DN: In the exhibition, we encounter ‘artifacts’ of the present. I am talking about Vases (2020) by Bartek Górny and the works of Marta Krześlak from the series Microclimate (2018). Górny styles the plastic packaging of dietary supplements as Greek vase paintings depicting contemporary tragedies, such as the murder of Georg Floyd or the coronavirus.
This is a big mental shortcut, but I am curious how, as an art historian, you feel about such ‘messing with history’? You write that artists ‘never believed in the possibility of objectively reconstructing time’.
MZ: I think that an art historian can learn methodological fluency precisely from artists and their actions. In the artistic space, we openly allow ourselves a lot of confabulation. We tell the story in an open manner, not trying to hide behind any camouflage of objectivity. We know that an author can set all sorts of traps for us. By confabulating, they reveal things that are only sensed, yet unnamed. They give us the opportunity to penetrate deeper, to be tempted to imagine a non-obvious future for example. Marta Krześlak’s objects are very interesting because they are a gesture of imagining the future after us, after the end of humanity, constructing a vision of what the archaeological remains of our civilization could look like. These are small, seemingly trivial plastic objects from the remains of our everyday life, which, in her story, survive our potential extinction. The whole set Microclimate (2018), of which I show only a small segment, creates a dump of such civilization-rubbish. These are works that allow us, as recipients, to move for a moment to times that we will never be able to experience.
DN: I find these works sweet, somehow naive, in a positive sense.
MZ: Yes, this is a very relevant observation. This whole cycle could have a depressing effect, because it describes us in the future perfect tense, i.e. the one in which our civilization has already ended. In the project, we take the point of view of a being who discovers it without our participation. However, Microclimate isn’t pessimistic, and the objects created by the artist are in a way amusing. I really appreciate this gesture of Marta’s as a kind of taming of a terribly difficult topic for us. On the one hand, we diagnose ourselves with a climate depression; on the other, by living on the edge of time, we may collectively experience some kind of thrill associated with this strange privilege of seeing the end of something that started a long, long time ago. It’s obviously an unpleasant privilege, because probably each of us would like to imagine a longer time for us as species. So we’re trying to figure out a way to deal with something so final. Heidegger (whose portrait by Witold Stelmachniewicz can be found at the exhibition) claimed that our first contact with temporality comes through anticipating our own death. According to his notion, our existence is ‘being-towards-death’. The entire structure of our temporality is thus dependent on the fact that we realize our end. Maybe we are experiencing something like this collectively now? Each of us tries to figure it out in our own way.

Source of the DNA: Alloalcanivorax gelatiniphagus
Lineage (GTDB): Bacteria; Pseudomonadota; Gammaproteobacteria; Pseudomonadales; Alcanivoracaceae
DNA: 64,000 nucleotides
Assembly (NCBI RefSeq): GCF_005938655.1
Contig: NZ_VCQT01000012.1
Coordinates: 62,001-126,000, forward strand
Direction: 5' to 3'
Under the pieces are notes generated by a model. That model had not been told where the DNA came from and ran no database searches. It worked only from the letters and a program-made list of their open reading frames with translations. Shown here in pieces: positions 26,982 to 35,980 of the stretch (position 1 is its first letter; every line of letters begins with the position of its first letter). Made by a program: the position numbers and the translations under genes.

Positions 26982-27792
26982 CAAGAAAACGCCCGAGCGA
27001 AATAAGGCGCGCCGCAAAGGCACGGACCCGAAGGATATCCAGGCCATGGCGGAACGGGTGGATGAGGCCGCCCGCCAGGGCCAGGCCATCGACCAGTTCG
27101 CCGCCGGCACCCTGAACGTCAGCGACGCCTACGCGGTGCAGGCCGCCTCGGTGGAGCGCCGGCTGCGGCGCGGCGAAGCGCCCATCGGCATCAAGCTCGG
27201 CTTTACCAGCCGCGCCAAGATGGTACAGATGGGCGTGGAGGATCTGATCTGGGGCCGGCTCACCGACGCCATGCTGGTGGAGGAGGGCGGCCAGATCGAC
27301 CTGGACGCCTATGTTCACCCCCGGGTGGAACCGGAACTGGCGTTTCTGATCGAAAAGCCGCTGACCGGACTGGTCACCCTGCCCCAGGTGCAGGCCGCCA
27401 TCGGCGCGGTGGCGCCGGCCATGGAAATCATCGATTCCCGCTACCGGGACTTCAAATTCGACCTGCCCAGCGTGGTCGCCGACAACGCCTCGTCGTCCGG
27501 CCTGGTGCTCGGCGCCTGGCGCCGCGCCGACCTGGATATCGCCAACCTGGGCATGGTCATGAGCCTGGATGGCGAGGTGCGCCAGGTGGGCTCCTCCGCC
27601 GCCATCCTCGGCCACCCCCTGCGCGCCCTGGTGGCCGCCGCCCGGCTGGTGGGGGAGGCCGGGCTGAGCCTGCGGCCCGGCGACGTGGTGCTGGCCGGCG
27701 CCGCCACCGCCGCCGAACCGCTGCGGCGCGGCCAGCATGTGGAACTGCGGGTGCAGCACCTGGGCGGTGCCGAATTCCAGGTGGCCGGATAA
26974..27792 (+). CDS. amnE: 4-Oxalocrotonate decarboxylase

DN: Let’s return to the topic of the game that artists play around the notion of time, the game of creating confabulations around it.
MZ: Take for example Bartek Górny’s Vases, which is a very essential nexus in this exhibition. In terms of the content, the artist focuses directly on the present and considers the media in its capacity to mediate. The experience of scrolling through news is something that probably accompanies most of us: we read, we get excited, we try to filter important news from irrelevant, news from fake news. When talking about the present, Bartek ironically uses the ancient form, embedding this stream of events that is difficult to understand in an apparently stabilizing medium, rooted in a temporally distant culture. Maybe this gesture ennobles a present that is slipping through our fingers? Bartek gives us a tool that stops time, at least for a moment. He cites a classic form, which we associate with something eternal because it’s locked in a museum, that coffin of civilization, in which the course of events is stopped. Boris Groys in his text ‘On Art Activism’ compared the modern institution of a museum, established at the end of the eighteenth century, to a cemetery. It’s a place that takes objects out of their daily functioning (sacred, representative, commemorative, or any other), closing them in a white cube, timeless space, for eternity, stopping the active course of history. In this respect, museums are graveyards of time and history, because they give the wrong impression that something can be kept and preserved for all eternity, as if human history would never end and art were eternal. This is well illustrated at the exhibition by Filip Rybkowski’s installation Carborundum (2018) or the juxtaposition of Łukasz Stokłosa’s work with the nineteenth-century still life of (Jan Matejko’s student) Tomasz Lisiewicz.
DN: However, it seems to me that humans are psychologically conditioned to find a cave that we can always return to. Perhaps galleries or museums have become such places, have stopped, as you say, the active course of history or the development of art, but in order to become socially or culturally protective to our well-being.